History of walls on the southern border

The United States began the installation of border fences which were intended to restrict the movement of unlawful immigrants and drugs in 1993, when former President Bill Clinton constructed a 14-mile barrier between San Diego and Tijuana.

By the end of former President George W. Bush’s time in office, the southwest border had 278 miles of 15-to-18-foot-tall pedestrian fence and 248 miles of vehicle barrier, for a total of 526 miles of physical barriers.

The Obama-Biden administration built an additional 128 miles of border wall.

Although in the popular political imagination Donald Trump is responsible for building the border wall, the fact is a total of 654 miles of border barriers had already been constructed when Trump became president, including 354 miles of barricades to stop pedestrians and 300 miles of primary vehicle fencing. Trump built 350 miles of replacement or secondary barriers and 15 miles of new primary barriers where none had existed before.

Biden considers building more wall

Biden is now walking back his proclamation statement that his administration will not build border walls.

He is reportedly considering a return to construction of the southern border wall in order to fill in gaps that undocumented aliens took advantage of when construction was halted.

Smugglers send groups of illegal crossers through the gaps to overwhelm the agents. When agents leave to intercept or apprehend one group, another one dashes across.

According to reports, DHS Secretary Alejandro Mayorkas explained that the president has ended funding based on Trump’s emergency declaration, but this leaves room for work on areas of the wall that need renovation and “particular projects that need to be finished.”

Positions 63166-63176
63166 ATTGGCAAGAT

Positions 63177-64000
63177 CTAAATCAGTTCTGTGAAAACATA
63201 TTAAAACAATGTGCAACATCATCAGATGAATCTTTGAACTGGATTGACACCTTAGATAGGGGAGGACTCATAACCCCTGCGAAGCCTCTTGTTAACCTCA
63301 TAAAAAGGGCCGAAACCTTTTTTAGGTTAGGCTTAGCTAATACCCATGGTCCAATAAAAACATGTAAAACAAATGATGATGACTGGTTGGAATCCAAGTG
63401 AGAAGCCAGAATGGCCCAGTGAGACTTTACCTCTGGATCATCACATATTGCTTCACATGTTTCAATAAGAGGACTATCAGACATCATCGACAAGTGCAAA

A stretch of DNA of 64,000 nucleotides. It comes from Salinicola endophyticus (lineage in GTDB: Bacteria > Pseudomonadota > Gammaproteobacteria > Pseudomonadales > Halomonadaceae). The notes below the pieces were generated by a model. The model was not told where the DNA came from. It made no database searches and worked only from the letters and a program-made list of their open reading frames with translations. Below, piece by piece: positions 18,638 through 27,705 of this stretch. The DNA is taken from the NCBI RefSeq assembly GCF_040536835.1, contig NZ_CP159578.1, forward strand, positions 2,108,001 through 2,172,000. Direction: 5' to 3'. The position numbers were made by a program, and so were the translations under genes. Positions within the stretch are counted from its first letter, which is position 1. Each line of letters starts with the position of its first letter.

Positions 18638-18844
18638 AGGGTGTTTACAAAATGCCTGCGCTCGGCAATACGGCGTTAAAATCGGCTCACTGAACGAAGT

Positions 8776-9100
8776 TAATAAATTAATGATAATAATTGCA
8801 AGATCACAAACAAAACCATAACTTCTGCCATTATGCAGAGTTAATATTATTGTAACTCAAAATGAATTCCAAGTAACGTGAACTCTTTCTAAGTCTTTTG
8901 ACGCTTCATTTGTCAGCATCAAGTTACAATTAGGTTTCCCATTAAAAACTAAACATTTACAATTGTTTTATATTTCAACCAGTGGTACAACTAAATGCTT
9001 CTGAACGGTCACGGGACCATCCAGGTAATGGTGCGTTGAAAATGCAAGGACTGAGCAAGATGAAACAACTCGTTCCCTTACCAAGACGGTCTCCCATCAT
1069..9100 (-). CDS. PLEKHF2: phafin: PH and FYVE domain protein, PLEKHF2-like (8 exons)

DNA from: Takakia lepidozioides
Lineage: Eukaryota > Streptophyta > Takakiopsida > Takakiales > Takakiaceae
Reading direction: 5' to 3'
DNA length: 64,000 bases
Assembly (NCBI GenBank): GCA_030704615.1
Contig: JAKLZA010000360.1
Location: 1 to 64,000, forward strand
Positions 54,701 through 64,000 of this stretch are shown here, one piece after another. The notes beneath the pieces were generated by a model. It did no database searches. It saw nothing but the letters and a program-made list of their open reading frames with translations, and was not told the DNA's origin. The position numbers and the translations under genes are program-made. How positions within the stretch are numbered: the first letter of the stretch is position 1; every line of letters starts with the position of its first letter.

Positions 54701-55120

The political situation in congress has changed too. Sen. Joe Manchin (D-W.Va.) has decided that he will not vote to eliminate or weaken the filibuster, and the Democrats can’t do it without his vote. That means that the Democrats are not going to be able to stop the Republicans from blocking Democratic legislation in the Senate by filibustering.

Biden isn’t going to be able to accomplish anything legislatively without at least some cooperation from Republicans — and constructing more border wall would be a good step towards achieving that objective.

A wall won’t stop illegal crossings entirely, but it should be a central part of an overall immigration fix. It’s a functional deterrent against the most reckless forms of border crossing, and it is a barrier against sudden future surges of mass migration.

Nolan Rappaport was detailed to the House Judiciary Committee as an executive branch immigration law expert for three years. He subsequently served as an immigration counsel for the Subcommittee on Immigration, Border Security and Claims for four years. Prior to working on the Judiciary Committee, he wrote decisions for the Board of Immigration Appeals for 20 years. Follow his blog at

Tags Alejandro Mayorkas Barack Obama Bill Clinton Border barrier Border control Border crisis border wall construction Build That Wall Donald Trump Human migration Ilhan Omar Illegal immigration Joe Biden Joe Manchin Mexico–United States border Secure Fence Act